I don’t know why there was so much talking during that movie but it reminded me of a quote from Ernest Hemingway:

“The beast at the bullfight is the crowd.”

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I wanna go home.

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When someone you love, loves.

Long distance love is hard. It’s caring for people in ways you can’t ask to be thanked for and making peace with how much their absence will affect your joy. It’s finding the familiar in all the stages you’ve missed—a constant that makes it so that there is, hopefully, always space for you, even when their lives are so different and their behaviors so unrecognizable. It’s meeting their new loves, learning their new habits and accepting the new order of priorities they have chosen to acknowledge.

I have known and loved my friend Jay for over 15 years and going to India for her wedding was the first time we have seen each other in 12. She continues to laugh like she invented funny and the sincerity of her affections is still so precious. Most notably different? Her joy is abounding and it shows in how confident she is when music compels her to move. If ever she was stunned by the magnificence of the rainbow, I am almost certain it too has been arrested by the splendor of her worth.

I figure the pictures might do a better job summarizing the experience:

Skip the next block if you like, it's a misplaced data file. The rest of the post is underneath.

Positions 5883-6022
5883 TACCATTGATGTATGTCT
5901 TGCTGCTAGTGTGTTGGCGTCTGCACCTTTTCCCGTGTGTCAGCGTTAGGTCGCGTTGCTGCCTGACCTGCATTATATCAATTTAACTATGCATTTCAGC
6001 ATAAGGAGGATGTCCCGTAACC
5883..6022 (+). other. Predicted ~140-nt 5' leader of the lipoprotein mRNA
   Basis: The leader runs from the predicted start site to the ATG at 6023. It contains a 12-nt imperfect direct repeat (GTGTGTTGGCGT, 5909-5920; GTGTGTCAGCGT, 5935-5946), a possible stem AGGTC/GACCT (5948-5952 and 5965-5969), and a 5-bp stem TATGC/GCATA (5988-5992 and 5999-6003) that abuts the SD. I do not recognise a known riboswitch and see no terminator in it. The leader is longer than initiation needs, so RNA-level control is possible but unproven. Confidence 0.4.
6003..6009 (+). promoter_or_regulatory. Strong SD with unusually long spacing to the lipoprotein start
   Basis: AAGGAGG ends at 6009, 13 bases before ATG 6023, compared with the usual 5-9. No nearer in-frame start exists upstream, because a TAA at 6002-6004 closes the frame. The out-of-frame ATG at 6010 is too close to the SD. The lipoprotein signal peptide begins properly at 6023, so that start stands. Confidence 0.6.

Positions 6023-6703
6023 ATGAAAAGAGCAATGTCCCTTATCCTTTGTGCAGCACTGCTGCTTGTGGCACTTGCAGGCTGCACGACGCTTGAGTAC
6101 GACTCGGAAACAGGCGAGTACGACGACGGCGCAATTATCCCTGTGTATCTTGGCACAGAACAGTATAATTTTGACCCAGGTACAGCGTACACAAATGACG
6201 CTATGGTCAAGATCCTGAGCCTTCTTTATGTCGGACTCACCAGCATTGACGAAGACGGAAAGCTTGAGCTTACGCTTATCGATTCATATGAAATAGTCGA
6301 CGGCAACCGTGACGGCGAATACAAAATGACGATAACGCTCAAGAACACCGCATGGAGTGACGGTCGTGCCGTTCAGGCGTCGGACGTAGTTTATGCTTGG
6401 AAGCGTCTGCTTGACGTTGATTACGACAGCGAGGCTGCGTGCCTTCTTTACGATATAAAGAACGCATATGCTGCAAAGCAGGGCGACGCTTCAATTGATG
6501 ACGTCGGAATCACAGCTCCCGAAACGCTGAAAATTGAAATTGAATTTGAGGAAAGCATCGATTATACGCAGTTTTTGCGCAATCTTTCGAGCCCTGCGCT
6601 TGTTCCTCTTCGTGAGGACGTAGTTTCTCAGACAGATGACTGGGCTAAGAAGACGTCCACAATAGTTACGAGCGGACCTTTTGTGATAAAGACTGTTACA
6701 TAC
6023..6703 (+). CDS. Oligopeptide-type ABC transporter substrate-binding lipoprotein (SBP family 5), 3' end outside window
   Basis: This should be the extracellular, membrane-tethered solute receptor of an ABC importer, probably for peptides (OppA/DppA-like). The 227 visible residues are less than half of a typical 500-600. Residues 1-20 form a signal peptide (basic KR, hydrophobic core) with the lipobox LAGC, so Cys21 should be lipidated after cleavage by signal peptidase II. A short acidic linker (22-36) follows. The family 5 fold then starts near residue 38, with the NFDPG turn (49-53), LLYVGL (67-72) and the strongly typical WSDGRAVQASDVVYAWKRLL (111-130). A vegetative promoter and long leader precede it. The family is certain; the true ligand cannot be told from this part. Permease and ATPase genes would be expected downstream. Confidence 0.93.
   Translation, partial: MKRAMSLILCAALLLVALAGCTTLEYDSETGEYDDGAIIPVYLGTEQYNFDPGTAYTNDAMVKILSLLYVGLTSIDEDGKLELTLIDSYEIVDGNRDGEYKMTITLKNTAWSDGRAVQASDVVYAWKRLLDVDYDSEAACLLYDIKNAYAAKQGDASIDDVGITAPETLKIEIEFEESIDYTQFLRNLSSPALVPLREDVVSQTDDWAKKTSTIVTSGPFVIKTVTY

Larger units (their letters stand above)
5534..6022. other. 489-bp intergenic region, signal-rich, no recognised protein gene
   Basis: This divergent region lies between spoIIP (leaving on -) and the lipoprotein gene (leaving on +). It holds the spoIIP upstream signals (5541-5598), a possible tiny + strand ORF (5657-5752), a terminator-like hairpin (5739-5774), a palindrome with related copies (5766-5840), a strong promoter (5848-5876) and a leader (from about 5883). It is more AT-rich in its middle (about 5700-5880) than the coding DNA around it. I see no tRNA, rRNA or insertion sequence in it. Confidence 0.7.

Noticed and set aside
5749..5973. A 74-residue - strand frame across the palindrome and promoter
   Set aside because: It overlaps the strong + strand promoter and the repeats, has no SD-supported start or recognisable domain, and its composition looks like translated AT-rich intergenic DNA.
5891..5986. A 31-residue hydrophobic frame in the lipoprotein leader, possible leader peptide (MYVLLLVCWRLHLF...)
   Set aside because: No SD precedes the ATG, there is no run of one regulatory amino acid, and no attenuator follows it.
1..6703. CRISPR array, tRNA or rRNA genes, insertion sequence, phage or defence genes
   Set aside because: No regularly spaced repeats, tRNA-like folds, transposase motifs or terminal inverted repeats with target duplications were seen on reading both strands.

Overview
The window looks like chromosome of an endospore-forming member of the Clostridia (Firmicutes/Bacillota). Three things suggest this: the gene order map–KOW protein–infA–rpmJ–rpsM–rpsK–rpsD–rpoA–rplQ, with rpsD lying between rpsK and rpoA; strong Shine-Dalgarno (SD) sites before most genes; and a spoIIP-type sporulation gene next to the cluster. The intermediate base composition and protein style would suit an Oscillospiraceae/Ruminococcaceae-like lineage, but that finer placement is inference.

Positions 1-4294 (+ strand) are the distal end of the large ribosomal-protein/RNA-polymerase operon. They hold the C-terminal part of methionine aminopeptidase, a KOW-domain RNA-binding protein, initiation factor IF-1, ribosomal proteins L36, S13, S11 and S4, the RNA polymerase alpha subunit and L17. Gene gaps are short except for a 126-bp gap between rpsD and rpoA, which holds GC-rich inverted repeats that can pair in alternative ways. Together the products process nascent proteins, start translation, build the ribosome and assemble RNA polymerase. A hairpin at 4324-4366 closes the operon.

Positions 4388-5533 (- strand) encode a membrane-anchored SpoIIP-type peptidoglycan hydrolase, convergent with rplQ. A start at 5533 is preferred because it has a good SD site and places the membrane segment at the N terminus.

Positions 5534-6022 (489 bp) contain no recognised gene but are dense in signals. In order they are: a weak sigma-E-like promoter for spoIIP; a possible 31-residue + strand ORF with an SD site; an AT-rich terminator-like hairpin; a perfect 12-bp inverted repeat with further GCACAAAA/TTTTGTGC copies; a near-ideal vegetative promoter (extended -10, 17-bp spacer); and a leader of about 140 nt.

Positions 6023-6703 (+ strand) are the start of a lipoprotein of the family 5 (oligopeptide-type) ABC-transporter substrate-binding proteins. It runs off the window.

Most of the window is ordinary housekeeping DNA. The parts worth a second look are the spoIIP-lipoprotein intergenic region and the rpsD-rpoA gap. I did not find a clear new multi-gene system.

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At the end of Hindu weddings, the bride and groom are escorted out by their friends and family. It is at this point that the bride has to say goodbye to her immediate family and close relatives as she now belongs with her in-laws. I am told it is emotional for everyone; spectators and those close enough to feel the change in dynamic. Indeed as I stopped, camera-in-hand and surrounded by strangers brushing tears from their cheeks, I witnessed Jay weep as her arms found the warmth that raised her, holding tightly for the last time. It was a beautiful moment and one I feel fortunate enough to have been present for. I watched as her father took off his glasses to subtly wipe tears from his eyes and as her sister savored her embrace to steal as much time as she could manage. I watched as her mother smiled bravely, and wondered where she sourced her comfort and strength. It scared me to think that I have loved her so long and not once in the entire wedding did I need to fight back tears or summon the strength to keep it together. I say ‘scared’ because it made me question whether we are still as close as I’d imagined. I thought perhaps the distance did in fact have an adverse effect. Why wasn’t I as emotional as everyone else?